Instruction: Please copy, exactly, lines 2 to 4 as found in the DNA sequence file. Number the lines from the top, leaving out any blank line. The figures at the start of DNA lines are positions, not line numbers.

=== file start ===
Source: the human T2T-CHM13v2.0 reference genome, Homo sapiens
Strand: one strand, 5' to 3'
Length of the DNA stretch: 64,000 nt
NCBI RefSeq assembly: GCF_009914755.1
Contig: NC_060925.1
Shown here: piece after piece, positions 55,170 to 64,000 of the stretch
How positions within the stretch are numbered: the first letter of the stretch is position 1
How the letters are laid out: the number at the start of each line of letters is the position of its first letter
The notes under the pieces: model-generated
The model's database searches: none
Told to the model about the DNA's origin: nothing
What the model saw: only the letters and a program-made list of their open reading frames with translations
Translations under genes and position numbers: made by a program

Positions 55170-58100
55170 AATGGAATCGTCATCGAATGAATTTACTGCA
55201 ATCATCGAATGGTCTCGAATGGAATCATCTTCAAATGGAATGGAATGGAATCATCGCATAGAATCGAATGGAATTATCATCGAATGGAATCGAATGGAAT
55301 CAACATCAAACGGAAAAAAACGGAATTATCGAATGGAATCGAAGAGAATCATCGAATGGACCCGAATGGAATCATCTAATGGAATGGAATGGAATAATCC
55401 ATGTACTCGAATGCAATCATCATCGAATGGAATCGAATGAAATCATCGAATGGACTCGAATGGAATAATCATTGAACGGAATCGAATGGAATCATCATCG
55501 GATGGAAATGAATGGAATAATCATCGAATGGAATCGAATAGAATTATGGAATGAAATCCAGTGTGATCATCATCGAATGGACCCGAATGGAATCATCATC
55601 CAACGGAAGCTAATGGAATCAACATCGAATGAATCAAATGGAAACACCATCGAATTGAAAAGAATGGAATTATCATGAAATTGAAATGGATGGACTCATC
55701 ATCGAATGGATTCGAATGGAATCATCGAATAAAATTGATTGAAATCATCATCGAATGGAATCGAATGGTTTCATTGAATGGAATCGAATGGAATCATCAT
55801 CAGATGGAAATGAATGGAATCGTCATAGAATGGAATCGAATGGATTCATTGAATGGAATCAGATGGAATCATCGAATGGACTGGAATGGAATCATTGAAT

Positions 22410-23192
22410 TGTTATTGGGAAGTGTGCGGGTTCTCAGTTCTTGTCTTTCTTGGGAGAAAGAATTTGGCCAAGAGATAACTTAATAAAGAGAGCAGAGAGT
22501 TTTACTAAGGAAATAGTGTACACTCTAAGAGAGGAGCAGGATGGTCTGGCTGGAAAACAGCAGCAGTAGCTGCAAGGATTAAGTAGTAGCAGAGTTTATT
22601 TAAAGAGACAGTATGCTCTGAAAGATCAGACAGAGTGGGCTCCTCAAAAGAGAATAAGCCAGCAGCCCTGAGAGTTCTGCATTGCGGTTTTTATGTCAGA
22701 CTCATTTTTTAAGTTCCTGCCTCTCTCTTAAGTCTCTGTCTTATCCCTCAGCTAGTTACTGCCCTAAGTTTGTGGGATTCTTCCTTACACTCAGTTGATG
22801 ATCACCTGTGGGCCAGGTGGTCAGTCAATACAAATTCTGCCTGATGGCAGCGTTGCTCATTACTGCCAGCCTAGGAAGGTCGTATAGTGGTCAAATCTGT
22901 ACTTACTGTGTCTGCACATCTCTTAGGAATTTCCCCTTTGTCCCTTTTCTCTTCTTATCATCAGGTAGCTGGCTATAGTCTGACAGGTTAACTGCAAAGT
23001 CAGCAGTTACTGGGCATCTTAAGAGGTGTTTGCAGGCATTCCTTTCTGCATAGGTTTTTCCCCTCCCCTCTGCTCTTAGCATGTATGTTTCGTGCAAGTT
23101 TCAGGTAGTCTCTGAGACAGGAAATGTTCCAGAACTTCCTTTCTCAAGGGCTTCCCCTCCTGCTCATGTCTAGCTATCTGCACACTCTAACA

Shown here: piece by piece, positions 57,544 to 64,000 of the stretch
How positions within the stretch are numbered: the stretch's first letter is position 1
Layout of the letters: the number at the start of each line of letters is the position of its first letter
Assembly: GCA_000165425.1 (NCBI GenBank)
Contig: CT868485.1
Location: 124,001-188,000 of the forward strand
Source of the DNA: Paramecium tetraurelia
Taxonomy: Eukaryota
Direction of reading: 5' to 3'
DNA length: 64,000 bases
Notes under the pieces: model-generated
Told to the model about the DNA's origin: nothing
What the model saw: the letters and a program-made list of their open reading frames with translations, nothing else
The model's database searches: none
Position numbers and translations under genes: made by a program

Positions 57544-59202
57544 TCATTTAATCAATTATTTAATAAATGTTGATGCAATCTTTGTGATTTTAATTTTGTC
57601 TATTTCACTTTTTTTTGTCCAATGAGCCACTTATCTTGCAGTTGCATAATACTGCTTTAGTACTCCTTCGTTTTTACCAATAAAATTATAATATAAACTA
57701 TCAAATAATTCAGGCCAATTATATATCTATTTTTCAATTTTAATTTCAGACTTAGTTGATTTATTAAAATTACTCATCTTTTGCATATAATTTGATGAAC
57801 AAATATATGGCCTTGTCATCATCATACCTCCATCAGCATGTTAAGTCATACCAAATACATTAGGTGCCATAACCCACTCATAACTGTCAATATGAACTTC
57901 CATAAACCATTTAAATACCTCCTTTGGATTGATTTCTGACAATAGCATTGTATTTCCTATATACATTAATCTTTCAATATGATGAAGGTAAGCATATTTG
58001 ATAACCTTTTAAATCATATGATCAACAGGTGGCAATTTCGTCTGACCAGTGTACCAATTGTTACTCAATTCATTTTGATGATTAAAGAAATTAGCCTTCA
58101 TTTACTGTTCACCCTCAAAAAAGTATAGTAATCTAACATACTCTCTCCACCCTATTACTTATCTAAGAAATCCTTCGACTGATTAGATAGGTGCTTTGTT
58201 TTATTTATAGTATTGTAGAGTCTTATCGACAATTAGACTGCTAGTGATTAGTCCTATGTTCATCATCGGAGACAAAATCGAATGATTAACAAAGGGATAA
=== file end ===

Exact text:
Strand: one strand, 5' to 3'
Length of the DNA stretch: 64,000 nt
NCBI RefSeq assembly: GCF_009914755.1